It’s a rare Sunday morning. I have no obligations. I can attend church services at 8, 9:30, or 11 a.m. Or not at all. Typically, I set my alarm for 5 a.m. so that I can get my tasks done and have a chance to warm up my voice before attending worship practice at 7 a.m.
But this week a guest worship leader has brought in an entire team and none of us regulars are needed.
“Sleep in,” my usual worship leader told me. Actually, I believe his exact words—via Facebook—were “SLEEP IN!”
But it is 4:42 a.m. and I am awake.
I blame my memory foam mattress. It remembers me.
Funny name, memory foam, now that I think about it. Maybe it was supposed to remember its original shape and return to it when you moved. Mine seems to remember how much I weigh. (Clearly, this mattress is not a gentleman.) It swallows me when I sleep and leaves a hollow so deep it takes monumental effort to roll over. Trying to change position awakens me and my back pain. Hence the 4:42 a.m. blog writing exercise.
Now, my mother-in-love’s van remembers her in a positive way. When she turns the key, I can physically see her seat move to her specifications as if to embrace her presence and make her feel she matters. It’s that feeling you get from a waiter who comes to the table with extra lemon with your iced tea or cream with your coffee before you even ask because he remembers what you like. That’s helpful memory.
God’s memory is equally comforting. He has compassion on us because He “remembers that we are dust” (Psalm 103:13-14) and simultaneously “remembers our sins no more” (Hebrews 8:12). Psalm 103 is a beautiful picture of God’s memory; he can forget our sins and failings while blessing us by healing our diseases, crowning us with love and compassion, and satisfying our desires for good things (like a great mattress?). Though the Bible says the life of mortals is like grass or flowers—here today, gone and forgotten tomorrow—God remembers us and loves us from everlasting to everlasting (Psalm 103:15-17). He is the perfect balance of remembering and forgetting.
Sort of what I expected in a memory foam mattress, I suppose.
My memory reminds me that five years ago, when our old-school mattress had softened into two waterless puddles and had weathered beyond its warranty, my husband and I had looked to the memory foam mattresses as the relief we sought for our middle age back aches. (Plus I wanted to place a goblet of red wine on one side while jumping on the other to see if it really wouldn’t spill.)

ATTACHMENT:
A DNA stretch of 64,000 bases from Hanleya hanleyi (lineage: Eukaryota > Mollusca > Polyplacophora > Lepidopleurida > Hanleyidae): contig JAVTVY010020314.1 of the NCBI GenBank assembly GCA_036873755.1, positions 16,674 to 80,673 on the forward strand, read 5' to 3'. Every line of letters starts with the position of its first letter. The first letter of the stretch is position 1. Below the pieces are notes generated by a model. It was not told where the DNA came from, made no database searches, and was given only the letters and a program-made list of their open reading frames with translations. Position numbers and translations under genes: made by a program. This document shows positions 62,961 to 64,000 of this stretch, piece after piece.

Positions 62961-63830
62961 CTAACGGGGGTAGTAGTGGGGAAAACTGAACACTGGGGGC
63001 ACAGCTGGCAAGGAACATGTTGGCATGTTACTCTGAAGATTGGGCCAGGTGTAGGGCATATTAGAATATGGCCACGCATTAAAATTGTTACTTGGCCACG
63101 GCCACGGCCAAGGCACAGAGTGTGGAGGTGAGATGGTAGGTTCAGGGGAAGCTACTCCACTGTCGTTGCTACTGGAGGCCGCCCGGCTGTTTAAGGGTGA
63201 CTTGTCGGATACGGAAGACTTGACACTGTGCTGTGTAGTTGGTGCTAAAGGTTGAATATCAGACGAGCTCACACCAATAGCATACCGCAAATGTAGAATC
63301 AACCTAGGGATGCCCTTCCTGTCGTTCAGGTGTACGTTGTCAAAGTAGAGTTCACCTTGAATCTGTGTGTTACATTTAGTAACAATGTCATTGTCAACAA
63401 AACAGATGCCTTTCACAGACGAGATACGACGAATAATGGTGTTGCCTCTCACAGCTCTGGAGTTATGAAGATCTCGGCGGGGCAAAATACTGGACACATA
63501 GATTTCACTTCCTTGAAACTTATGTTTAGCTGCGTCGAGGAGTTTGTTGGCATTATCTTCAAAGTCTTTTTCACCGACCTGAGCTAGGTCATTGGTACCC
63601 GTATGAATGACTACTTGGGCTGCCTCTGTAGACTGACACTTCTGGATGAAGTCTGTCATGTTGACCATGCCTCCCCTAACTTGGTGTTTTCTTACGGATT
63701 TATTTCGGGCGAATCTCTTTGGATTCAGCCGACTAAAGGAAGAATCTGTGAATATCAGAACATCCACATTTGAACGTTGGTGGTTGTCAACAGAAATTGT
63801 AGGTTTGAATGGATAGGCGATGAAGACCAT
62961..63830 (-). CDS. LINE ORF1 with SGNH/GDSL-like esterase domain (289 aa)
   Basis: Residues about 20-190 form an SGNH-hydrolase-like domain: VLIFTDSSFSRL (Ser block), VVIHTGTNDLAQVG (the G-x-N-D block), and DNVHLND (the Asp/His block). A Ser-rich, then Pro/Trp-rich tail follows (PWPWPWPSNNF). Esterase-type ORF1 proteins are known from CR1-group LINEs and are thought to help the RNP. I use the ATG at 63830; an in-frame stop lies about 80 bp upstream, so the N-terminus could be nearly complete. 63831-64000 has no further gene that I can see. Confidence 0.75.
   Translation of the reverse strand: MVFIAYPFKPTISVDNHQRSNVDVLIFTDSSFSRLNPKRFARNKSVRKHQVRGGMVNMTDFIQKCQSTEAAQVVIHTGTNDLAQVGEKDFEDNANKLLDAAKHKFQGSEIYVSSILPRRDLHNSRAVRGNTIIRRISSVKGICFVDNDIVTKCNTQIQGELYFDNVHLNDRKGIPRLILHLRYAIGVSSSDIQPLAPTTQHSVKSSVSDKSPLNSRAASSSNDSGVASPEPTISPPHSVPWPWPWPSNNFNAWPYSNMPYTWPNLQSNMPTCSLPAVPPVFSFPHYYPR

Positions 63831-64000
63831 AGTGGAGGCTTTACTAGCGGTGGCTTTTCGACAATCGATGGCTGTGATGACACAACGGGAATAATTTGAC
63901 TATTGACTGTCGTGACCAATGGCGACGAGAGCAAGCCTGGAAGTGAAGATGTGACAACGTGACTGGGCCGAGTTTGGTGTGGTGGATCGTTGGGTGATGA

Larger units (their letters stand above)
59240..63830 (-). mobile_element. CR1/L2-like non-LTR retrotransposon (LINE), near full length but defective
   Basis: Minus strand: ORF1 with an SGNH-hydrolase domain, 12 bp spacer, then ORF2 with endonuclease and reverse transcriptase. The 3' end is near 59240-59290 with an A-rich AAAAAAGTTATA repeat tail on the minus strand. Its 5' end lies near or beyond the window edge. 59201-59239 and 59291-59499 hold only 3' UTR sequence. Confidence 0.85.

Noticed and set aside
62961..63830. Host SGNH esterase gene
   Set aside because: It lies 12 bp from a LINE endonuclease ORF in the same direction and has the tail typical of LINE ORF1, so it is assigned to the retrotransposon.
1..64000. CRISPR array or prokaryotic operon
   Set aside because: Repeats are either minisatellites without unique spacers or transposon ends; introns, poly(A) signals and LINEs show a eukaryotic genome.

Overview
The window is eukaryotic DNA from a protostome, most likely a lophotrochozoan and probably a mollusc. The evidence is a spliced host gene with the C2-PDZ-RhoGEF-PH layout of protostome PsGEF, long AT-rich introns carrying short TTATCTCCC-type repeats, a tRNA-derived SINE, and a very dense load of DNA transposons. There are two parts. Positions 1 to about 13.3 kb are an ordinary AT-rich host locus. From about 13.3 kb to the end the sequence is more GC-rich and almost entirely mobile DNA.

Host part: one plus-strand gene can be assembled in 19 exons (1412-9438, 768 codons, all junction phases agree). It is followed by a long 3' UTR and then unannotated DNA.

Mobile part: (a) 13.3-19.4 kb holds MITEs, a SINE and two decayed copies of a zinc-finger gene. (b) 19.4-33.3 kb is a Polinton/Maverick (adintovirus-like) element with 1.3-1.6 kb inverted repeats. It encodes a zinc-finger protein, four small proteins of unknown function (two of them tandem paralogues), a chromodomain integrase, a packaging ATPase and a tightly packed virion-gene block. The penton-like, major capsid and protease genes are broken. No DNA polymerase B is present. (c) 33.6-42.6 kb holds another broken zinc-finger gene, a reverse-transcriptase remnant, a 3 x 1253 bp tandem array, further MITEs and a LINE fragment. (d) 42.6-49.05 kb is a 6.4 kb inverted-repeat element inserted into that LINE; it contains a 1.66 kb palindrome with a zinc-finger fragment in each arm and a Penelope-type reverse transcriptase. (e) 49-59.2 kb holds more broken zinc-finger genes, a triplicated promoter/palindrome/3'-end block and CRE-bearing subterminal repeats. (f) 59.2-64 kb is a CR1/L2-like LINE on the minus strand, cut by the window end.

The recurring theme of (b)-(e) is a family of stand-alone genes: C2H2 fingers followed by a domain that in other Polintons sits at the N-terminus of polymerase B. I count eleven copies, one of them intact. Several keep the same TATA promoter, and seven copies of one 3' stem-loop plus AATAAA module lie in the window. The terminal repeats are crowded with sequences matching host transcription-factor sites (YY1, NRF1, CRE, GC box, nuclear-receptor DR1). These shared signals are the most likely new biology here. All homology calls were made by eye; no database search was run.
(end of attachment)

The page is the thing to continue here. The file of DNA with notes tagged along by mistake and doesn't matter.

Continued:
We thought we had done our due diligence—checking out the pricey TempurPedic mattress suites in town before paying half price (still big bucks) for an off-brand memory foam mattress from an online store with great reviews.
Did you know they can fake reviews?
We dealt with congenial, back-home friendly Michael (apparently, we were on a first-name basis), whom the reviewers thanked and applauded along with the superior memory foam mattresses. Mike threw in a free king-size mattress cover, and I’m pretty sure we added our applause to the cacophony online.
But I don’t know for sure because I can’t find it. The website doesn’t exist anymore.
I know that because I saved the receipt for the long haul—the 20 years our mattress was guaranteed to last. Five years after our purchase, the website should have its own episode on “Disappeared” or “Without a Trace.”
We thought we had saved money because we’d bought from a warehouse instead of a furniture store with high overhead costs. We thought we’d saved money because we had to haul off our old mattress set and wait at the curb for the delivery of the new. We thought we’d saved money because we had to hoist those awkward and heavy boxed mattresses down the driveway and through the yard and set up the bed ourselves.
Nope. We paid less and we got less. Much less than what we’d hoped.
I’m trying to look at the upside to this experience (while also looking for a truly great deal on a traditional mattress). Yes, my back aches and I’m losing sleep. Yes, the hump in the middle of our bed is getting so high I have to sit up to see if my husband is there. But I’ve learned there is an unforgiving memory and a forgiving one.
My memory foam bed remembers everything about me. You’ve heard the idiom to the effect that “as you make your bed so you must lie on it.” My memory foam mattress makes a me-shaped hollow—which should be a good thing, right? But continuing to lie in it is vastly uncomfortable. The mattress isn’t very forgiving (nor am I).
God, on the other hand, is. He has the perfect memory. He knows me exactly as I am, sees me through the perfection of His Son Jesus Christ, and conveniently forgets my sin. That is balance. That is love. That is how I should love others.
I just hope I can find a mattress that lives up to God’s standards.